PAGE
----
Though Shel Silverstein was an author best known for his children's books, fans of his poetry, music, cartoons or plays may also know of the late artist's wit, intellect and dark side.
Local theater group Things Unseen hopes to bring the lesser-known facets of Silverstein to life this weekend with the performance of a collection of his dark, comedic one-act plays in an "An Adult Evening of Shel Silverstein." The show will feature 10 scenes sure to surprise those who know Silverstein from "Where the Sidewalk Ends."
"I think everyone is going to be quite shocked with this," said Jody Hesley, a production manager for Things Unseen and an actor in the show. "It's certainly an adult show. We use every word in the book."
Mirror photos by Patrick?Waksmunski
Actors in the skit “Garbage Bags” from “An Adult Evening of?Shel Silverstein” are (from left) Georgia Marlin, Megan Helbig, Lois Kaneshiki and Elizabeth Happeny. The scene is derived from the poem “Sylvia Stout Would Not Take the Garbage Out” from Silverstein’s children’s book, “Falling Up.”
Jordan Heitkamp and Lois Kaneshiki perform the skit “No Soliciting.”
The show touches sensitive subjects, but also involves the risque and the ridiculous. Audience members will see living piles of garbage and be reminded of the multiple uses of the word "duck."
Though it certainly won't be a G-rated evening, stage manager Haley Hawk said Silverstein's "off-the-wall" style of writing still shines through the work.
"Growing up, I know my teachers always read us his poems and they were very out there," Hawk of Hollidaysburg said. "I think that even though this is adult material, it very much stays true to the quirkiness and offbeat-ness of him."
If you go
What: "An Adult Evening of Shel Silverstein," presented by Things Unseen
When: 8 p.m. Aug. 2 to 4
Where: The Church in the Middle of the Block, 217 Fifth Ave., Altoona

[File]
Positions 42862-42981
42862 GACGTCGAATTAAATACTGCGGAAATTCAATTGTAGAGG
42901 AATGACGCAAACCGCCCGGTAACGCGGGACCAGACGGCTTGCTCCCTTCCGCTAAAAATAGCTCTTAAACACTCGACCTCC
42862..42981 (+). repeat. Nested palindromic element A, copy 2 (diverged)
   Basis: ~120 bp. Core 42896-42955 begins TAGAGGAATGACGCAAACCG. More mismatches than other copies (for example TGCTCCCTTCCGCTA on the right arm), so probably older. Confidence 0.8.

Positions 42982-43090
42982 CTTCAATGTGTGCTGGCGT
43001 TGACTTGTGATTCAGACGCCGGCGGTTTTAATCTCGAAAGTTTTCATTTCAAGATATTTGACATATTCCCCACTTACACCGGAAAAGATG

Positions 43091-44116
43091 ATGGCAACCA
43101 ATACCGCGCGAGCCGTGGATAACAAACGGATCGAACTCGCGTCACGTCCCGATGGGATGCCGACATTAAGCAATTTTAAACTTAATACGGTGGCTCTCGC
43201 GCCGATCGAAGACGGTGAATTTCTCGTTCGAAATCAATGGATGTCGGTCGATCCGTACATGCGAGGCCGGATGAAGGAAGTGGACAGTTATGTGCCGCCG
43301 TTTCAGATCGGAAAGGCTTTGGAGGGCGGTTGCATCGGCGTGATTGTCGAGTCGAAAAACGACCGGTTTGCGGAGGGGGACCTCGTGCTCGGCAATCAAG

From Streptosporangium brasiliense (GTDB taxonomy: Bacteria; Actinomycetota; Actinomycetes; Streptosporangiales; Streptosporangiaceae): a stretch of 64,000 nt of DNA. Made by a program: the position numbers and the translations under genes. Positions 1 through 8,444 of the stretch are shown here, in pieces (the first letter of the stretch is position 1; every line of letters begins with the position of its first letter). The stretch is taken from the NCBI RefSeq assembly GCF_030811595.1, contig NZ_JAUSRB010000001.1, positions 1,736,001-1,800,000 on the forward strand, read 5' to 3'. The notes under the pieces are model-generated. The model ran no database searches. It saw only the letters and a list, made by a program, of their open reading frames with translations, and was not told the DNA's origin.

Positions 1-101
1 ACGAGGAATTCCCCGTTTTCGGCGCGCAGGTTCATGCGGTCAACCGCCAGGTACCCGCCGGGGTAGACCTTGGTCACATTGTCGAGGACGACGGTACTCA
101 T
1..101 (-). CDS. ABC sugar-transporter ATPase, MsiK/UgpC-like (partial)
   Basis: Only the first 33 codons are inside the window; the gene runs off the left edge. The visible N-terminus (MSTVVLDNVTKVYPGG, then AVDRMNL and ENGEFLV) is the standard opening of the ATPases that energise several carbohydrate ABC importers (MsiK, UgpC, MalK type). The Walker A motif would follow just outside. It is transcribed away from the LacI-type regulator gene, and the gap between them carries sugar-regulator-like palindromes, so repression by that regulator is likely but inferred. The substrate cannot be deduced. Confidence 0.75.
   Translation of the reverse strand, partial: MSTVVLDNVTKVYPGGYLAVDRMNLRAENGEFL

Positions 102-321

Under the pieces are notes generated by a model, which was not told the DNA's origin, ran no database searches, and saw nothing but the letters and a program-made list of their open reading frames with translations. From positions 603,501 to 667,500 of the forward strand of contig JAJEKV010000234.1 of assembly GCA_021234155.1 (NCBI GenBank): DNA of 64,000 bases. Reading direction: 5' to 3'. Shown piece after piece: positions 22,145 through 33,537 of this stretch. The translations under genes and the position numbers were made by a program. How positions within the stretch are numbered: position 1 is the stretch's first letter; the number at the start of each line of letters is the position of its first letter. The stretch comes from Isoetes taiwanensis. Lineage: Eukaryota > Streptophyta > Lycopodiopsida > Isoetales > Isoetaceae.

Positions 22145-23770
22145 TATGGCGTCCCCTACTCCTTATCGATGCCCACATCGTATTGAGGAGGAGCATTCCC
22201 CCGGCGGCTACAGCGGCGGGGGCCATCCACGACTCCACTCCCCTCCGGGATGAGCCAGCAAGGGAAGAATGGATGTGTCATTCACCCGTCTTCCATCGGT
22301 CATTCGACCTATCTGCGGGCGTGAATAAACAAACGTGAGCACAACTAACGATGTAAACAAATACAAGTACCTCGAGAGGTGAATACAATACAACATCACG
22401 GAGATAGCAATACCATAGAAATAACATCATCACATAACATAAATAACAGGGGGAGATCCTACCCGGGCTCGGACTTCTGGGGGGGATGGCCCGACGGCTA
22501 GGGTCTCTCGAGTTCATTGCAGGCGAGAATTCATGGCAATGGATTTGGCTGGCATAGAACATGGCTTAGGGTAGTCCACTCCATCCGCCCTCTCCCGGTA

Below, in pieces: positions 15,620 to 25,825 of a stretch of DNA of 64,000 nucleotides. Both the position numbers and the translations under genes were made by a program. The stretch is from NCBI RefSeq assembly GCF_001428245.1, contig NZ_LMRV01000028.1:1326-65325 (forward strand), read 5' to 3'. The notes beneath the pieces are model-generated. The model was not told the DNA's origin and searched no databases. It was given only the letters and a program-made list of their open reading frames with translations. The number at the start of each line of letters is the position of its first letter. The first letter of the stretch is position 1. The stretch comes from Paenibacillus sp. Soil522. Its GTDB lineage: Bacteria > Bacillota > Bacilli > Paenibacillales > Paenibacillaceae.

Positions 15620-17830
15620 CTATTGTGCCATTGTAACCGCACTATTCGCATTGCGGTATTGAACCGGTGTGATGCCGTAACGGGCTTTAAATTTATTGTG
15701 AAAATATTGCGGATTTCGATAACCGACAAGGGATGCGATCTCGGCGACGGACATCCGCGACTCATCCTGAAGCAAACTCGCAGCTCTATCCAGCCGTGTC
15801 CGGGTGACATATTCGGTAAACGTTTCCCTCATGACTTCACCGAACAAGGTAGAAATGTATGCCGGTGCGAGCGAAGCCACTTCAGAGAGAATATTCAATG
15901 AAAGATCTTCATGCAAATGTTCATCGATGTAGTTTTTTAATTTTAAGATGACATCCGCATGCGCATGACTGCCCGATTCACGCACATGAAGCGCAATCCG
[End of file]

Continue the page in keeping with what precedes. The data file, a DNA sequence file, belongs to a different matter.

Details: Tickets are $12 and $10 for students and seniors. Tickets are available at Thompson's Pharmacy locations or at the door.
Director Michael Manfred of Altoona will be making his debut with Things Unseen with the production. He said what drew him to the work was its intelligence, interplay with words and simple plots that become extremely complex. The play's combination of written jokes and physical humor cater to a young audience, Manfred said, and should be as fun to watch as they are for the actors to act out.
"With the casting, I tried to give people different things to play," he said. "So if you see someone in act one in one piece and then in act two in another piece, they're usually playing something that is wildly different than the last person they played. It's a nice change for the actors, I think. ... I've seen fun on that stage every single time that we've done it. Everyone seems to be having a good time. Hopefully, the audience will feel the same."
Tom Ekstrand, a pastor at the First Lutheran Church in Altoona and also an actor in the show, said he really enjoys playing his characters, but the show certainly isn't something he'd "invite the Sunday school children to."
"It gives me an opportunity to show that I'm human, I guess," Ekstrand, of Altoona, said.
Valerie Stratton, a production manager for the show and co-founder of Things Unseen, added that the reason they chose to do this show was because they found it both light and entertaining.
"But we also wanted to do something with an edge because that's how we're different from some of the other theater groups," she said. "It's not something to do in the Mishler, for example. It's something that we think is more of an intimate kind of show. ... It appealed to us as a group, and the people we're trying to get to."
Having been involved previously with many other local theater production companies, Manfred said he was drawn to work with Things Unseen because of the intimate nature of their productions and their ability to do a lot with very little.
"I'd seen the shows that they had already put on, and I was immensely impressed." Manfred said. "They were doing things with so little budget that looked incredibly theatrical. ... Whatever they needed to do to make that show happen happened on that stage. I'd like to feel I bring the same basic drive to any show that I do."
Mirror Staff Writer Beth Ann Downey is at 946-7520.